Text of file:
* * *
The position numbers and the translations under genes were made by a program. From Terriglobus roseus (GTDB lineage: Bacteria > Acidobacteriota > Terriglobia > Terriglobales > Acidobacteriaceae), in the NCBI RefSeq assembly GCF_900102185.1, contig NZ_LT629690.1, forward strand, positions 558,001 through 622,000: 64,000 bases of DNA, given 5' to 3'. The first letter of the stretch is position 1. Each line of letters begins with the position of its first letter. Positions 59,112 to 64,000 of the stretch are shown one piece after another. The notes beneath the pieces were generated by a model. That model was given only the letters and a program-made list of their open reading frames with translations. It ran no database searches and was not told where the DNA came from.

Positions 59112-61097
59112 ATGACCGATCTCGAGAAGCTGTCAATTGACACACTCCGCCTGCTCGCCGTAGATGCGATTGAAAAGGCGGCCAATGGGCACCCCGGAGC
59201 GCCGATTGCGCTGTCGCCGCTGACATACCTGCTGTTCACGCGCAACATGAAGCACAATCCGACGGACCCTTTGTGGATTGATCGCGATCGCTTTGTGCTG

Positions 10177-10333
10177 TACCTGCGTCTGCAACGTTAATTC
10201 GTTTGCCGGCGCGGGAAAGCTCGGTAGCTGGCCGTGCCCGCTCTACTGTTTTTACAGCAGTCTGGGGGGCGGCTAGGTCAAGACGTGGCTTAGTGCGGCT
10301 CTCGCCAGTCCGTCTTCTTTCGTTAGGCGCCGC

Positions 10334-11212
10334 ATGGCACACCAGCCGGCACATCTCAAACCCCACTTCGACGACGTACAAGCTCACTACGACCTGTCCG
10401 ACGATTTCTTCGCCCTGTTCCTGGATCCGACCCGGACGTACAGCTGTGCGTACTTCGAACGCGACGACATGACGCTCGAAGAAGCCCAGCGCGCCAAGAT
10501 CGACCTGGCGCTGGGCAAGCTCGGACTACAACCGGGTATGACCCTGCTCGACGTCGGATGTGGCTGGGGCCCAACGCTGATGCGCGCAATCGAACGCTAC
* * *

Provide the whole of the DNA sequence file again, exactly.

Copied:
The position numbers and the translations under genes were made by a program. From Terriglobus roseus (GTDB lineage: Bacteria > Acidobacteriota > Terriglobia > Terriglobales > Acidobacteriaceae), in the NCBI RefSeq assembly GCF_900102185.1, contig NZ_LT629690.1, forward strand, positions 558,001 through 622,000: 64,000 bases of DNA, given 5' to 3'. The first letter of the stretch is position 1. Each line of letters begins with the position of its first letter. Positions 59,112 to 64,000 of the stretch are shown one piece after another. The notes beneath the pieces were generated by a model. That model was given only the letters and a program-made list of their open reading frames with translations. It ran no database searches and was not told where the DNA came from.

Positions 59112-61097
59112 ATGACCGATCTCGAGAAGCTGTCAATTGACACACTCCGCCTGCTCGCCGTAGATGCGATTGAAAAGGCGGCCAATGGGCACCCCGGAGC
59201 GCCGATTGCGCTGTCGCCGCTGACATACCTGCTGTTCACGCGCAACATGAAGCACAATCCGACGGACCCTTTGTGGATTGATCGCGATCGCTTTGTGCTG

Positions 10177-10333
10177 TACCTGCGTCTGCAACGTTAATTC
10201 GTTTGCCGGCGCGGGAAAGCTCGGTAGCTGGCCGTGCCCGCTCTACTGTTTTTACAGCAGTCTGGGGGGCGGCTAGGTCAAGACGTGGCTTAGTGCGGCT
10301 CTCGCCAGTCCGTCTTCTTTCGTTAGGCGCCGC

Positions 10334-11212
10334 ATGGCACACCAGCCGGCACATCTCAAACCCCACTTCGACGACGTACAAGCTCACTACGACCTGTCCG
10401 ACGATTTCTTCGCCCTGTTCCTGGATCCGACCCGGACGTACAGCTGTGCGTACTTCGAACGCGACGACATGACGCTCGAAGAAGCCCAGCGCGCCAAGAT
10501 CGACCTGGCGCTGGGCAAGCTCGGACTACAACCGGGTATGACCCTGCTCGACGTCGGATGTGGCTGGGGCCCAACGCTGATGCGCGCAATCGAACGCTAC